Boxing: Harrison's launch pad resembles a freak show

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The Independent Online

After many years of shipping meat to British boxing rings, the late Al Braverman was a model of discretion. Braverman specialised in providing what were known as 'learning devices', fighters who were a little bit of this and a little bit of that but not too much of anything. Could they punch, could they box? Well, just a little bit. When even this encouraging estimate appeared to be weighing heavily on the mind of a prominent London matchmaker, Braverman growled: "Jesus, what do you want, fighters without arms?"

Shameless as he was, even Braverman would have been embarrassed by association with the four opponents found for Audley Harrison since he turned professional following his success at super-heavyweight in the Sydney Olympics 18 months ago.

Julius Long, the 7ft 2in, 20 stone American who lumbered into view at the Wembley Conference Centre on Saturday night, proved to be no exception. A full complement of limbs but a freak with no semblance of boxing ability whose assaults were confined to ungainly rushes that threatened to put both men in the ringside seats. Clipped on the chin by a short left after two minutes of the second round, Long went down with a crash and failed to beat the count.

Of all the possible pitfalls for a new pro, none is more difficult to negotiate that choosing opponents during the transition from the more gentle business of the amateur trade. The problem in making fights for Harrison, especially at the late age of nearly 31, was one that A J Liebling addressed in his classic collection of boxing essays, The Sweet Science. 'The fighter must be confirmed in the belief that he can lick anybody in the world,' Liebling wrote, 'and at the same time be restrained from testing this belief on a subject too advanced for his attainments. The trick lies in keeping the fellow entertained while enriching his curriculum.'

Since Harrison is completely in charge of his own affairs, both in and out of the ring, it has to be assumed that the choice of opponents is not entirely in the hands of his associates, who in turn are lumbered with the BBC's value-for-money insistence on promoting their man as a main event fighter.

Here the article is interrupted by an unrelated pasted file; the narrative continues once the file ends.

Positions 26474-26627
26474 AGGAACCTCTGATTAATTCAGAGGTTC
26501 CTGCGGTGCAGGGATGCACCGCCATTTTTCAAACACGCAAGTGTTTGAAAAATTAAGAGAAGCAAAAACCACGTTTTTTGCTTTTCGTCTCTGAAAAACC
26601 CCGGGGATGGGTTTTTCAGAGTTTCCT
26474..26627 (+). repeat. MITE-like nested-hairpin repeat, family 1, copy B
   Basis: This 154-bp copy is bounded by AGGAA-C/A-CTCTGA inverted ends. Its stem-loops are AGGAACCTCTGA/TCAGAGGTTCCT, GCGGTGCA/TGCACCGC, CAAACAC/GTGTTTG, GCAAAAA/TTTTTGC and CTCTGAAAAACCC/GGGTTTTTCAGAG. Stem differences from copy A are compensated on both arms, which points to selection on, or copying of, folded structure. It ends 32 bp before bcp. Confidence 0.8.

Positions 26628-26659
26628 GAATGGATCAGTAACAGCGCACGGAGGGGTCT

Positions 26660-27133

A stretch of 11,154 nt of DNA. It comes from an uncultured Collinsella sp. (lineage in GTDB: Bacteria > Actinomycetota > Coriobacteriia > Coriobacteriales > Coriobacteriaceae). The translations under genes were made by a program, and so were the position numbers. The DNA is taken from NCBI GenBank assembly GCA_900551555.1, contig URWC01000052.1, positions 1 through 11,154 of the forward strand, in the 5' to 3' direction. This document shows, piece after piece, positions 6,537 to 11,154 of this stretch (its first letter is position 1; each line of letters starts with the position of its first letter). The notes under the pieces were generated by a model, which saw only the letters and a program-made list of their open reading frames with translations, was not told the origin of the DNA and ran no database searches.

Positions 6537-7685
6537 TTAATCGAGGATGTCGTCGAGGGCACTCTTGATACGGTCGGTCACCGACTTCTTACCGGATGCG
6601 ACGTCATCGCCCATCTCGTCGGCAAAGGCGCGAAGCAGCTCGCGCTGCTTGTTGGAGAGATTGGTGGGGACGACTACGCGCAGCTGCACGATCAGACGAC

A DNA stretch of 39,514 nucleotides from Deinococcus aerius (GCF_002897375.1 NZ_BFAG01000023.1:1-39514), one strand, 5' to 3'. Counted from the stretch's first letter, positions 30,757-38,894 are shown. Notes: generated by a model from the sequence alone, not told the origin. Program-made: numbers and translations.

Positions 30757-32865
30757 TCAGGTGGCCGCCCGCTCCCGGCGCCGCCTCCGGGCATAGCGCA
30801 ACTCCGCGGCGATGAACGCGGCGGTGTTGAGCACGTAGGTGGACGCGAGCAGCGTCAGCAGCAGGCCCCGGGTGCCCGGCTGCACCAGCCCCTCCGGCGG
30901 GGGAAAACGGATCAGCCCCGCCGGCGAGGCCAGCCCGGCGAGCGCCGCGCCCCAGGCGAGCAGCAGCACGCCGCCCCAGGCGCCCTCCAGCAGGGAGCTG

People who argue that a similar course of progression was taken by Lennox Lewis and Frank Bruno when they were launched on professional careers that brought world titles have a case. The difference is that both Lewis and Bruno did not immediately box in the full glare of public attention.

Going back to the early phase of Bruno's career, it was decided that enough progress had been made to justify a fanfare and a spotlight when he had appeared in a supporting six-round bout at Wembley Arena. Thinking this ridiculous, I found myself at odds with Bruno's matchmaker Mickey Duff, who took exception to remarks that appeared in the Sunday Mirror.

Plenty of 'opponents' were brought in to pump up Bruno's record but on reflection the policy employed now seems acceptable when set against the development of Harrison's professional career, linked as it is to the BBC's absurd seven-figure investment in a novice.

So far, Harrison has fought a private eye from Florida, a plastics moulder from Kettering, a Polish night-club bouncer and a man who would look more comfortable on a basketball court. Four victories but little, if anything, to justify Harrison's apparently unshakeable belief that he remains on course to become a world champion.

Even Harrison's army of freeloaders (the number of VIP badges worn at Wembley seemed to account for 50 per cent of the audience) no longer seem convinced that their man is the genuine article. However, observing them at the fight, the impression you get is that the majority would not know a left hook from a meat hook.

On Saturday night Harrison again got the job done and, to be fair, looked sharper than in previous contests. "People had better jump on my train now because it will soon be moving too fast for them," he said afterwards, sitting contentedly on the ring apron. The future, however, remains something else. We will know more about his prospects when the guy coming out of the opposite corner can fight just a little bit.